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Don’t make plans until you’ve scheduled in these new TV series


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Maybe you spent lockdown cultivating your sourdough starter, tending to a new family of houseplants, finally learning that second language, or perfecting your banana bread recipe. If so, we bow down: the rest of us spent it in front of the telly, rapidly making our way through all Netflix has to offer.

If you thought that September might be the time to peel yourself off the sofa, however, you’d be wrong: this autumn, a raft of brilliant new series are set to hit our screens. So lock the door, stock the fridge and prepare to voluntarily quarantine with our pick of what to watch, download, stream and record over the coming months.

I Hate Suzie (Sky Atlantic, out now)

When Lucy Prebble and Billie Piper get together, you just know it’s going to make irresistible TV: remember Secret Diary Of A Call Girl? Now, screenwriter and playwright Prebble (responsible for hands-down hit, Succession) and Doctor Who actress Piper have created the masterful I Hate Suzie. The story of an actress, Suzie Pickles, who suffers the ultimate modern day disaster (her nude photos are leaked on the internet), it’s a wry take on celebrity and incredibly funny to boot.


US (BBC One, 20 September)

David Nicholls’ bestselling novel, Us, is coming to the BBC in a four-part adaptation later this month. Starring Tom Hollander and Saskia Reeves as a husband and wife on the brink of a break-up (but touring around Europe at the same time), judging by the trailer, it’s set to have all the warm heart and humour of the book. In short? Expect to cancel all your Sunday night plans.

Adult Material (Channel 4, October)

Lucy Kirkwood’s X-rated series has been delayed several times – once, apparently, because it was a bit too racy to show before 10pm. That should give you an idea of just how ‘adult’ Adult Material is: telling the story of a seasoned adult film star (played by Hayley Squires), it’s a provocative commentary on how porn has changed the landscape of how we think and talk about sex.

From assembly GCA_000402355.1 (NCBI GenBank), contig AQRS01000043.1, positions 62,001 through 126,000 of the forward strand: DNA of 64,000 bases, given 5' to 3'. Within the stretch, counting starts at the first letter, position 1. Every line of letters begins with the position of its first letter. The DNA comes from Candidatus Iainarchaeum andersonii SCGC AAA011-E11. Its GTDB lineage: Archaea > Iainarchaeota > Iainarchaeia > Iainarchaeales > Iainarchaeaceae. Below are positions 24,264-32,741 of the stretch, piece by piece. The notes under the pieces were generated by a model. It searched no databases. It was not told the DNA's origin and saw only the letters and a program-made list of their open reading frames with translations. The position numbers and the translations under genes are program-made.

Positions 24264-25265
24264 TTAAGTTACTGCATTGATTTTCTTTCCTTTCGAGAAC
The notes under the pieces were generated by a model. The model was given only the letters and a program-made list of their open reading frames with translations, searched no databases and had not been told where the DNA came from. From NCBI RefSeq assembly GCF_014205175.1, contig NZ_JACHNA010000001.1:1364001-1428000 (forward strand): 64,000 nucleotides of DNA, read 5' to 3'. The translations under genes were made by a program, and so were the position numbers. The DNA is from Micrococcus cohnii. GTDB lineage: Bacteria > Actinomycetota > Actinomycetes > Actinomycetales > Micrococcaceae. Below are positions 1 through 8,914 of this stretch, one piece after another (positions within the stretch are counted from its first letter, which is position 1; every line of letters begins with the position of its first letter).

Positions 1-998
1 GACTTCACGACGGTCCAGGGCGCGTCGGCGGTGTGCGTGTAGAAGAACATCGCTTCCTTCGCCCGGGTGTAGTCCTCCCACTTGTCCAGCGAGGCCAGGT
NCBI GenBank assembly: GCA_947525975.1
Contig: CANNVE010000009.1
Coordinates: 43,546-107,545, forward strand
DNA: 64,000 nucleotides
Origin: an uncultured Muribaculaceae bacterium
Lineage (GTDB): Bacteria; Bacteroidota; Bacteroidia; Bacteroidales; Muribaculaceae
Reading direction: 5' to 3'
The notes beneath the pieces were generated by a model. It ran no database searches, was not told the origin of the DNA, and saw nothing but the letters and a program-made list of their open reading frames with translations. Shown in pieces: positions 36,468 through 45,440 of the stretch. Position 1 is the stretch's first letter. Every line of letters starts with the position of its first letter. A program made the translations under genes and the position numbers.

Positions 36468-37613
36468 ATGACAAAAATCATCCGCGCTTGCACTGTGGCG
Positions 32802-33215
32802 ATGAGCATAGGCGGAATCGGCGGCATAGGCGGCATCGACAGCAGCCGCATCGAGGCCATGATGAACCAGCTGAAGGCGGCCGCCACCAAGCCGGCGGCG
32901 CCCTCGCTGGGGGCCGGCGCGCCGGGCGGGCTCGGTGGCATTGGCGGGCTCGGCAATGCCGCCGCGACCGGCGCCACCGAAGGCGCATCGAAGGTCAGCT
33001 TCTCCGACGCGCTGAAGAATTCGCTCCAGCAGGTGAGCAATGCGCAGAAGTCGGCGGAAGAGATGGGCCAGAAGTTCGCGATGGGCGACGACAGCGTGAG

The Third Day (Sky Atlantic, out now)

The cast alone (think Jude Law, Emma Watson and Naomie Harris) makes The Third Day, a series about new arrivals on a remote island, tempting enough. But we’re watching for the particularly unique set-up, created by ever-ambitious writer Dennis Kelly. Conventional episodes will be accompanied by a one-off live theatrical event in London, by renowned company Punchdrunk, intended to allow viewers to ‘inhabit the story’ as it happens. Sounds complicated, but if Kelly pulls it off, this could mark a whole new chapter for TV.

The Crown (Netflix, 15 November)

Keep your corgis close: series four of The Crown is dropping in early November. This time, it’s charting the Diana years, with The Fall’s Gillian Anderson joining the cast as Margaret Thatcher, and Emma Corrin playing Princess Diana herself. That means the 80s, and with it some truly iconic fashion – get ready for some seriously pumped-up shoulder pads alongside a gripping storyline.

Brave New World (Sky Atlantic, October)

If you liked Black Mirror, stay tuned for this adaptation of Aldous Huxley’s dystopian novel, about a future divided into strict social classes complete with mass orgies and mood-upping pills. Starring Downton Abbey alumnus Jessica Brown Findlay and Demi Moore, it’s a transporting series that might make you think 2020 isn’t so bad after all.

The Duchess (Netflix, out now)

If you’re not already a fan of Katherine Ryan, you really should be – and The Duchess is the perfect place to start. Standup comedien Ryan plays a single mother, Katherine, juggling a career and her young daughter while fire-fighting with her ex and tentatively dating another man. And honestly? She’s a no-holds-barred, sharp-tongued boss about it. While Ryan’s scalding put-downs stray very occasionally into cringeworthy territory, this is a powerful but light-hearted watch.

The Undoing (Sky Atlantic, 26 October)

No series can come close to The Undoing if you’re looking for sheer A-List might. In this story of a New York therapist whose husband disappears, the star power comes courtesy of Nicole Kidman and Hugh Grant in the leading roles. Written by David E Kelley (who created the blockbuster success, Big Little Lies) and directed by Susanne Bier (responsible for The Night Manager), this will undoubtedly be barnstormingly brilliant.

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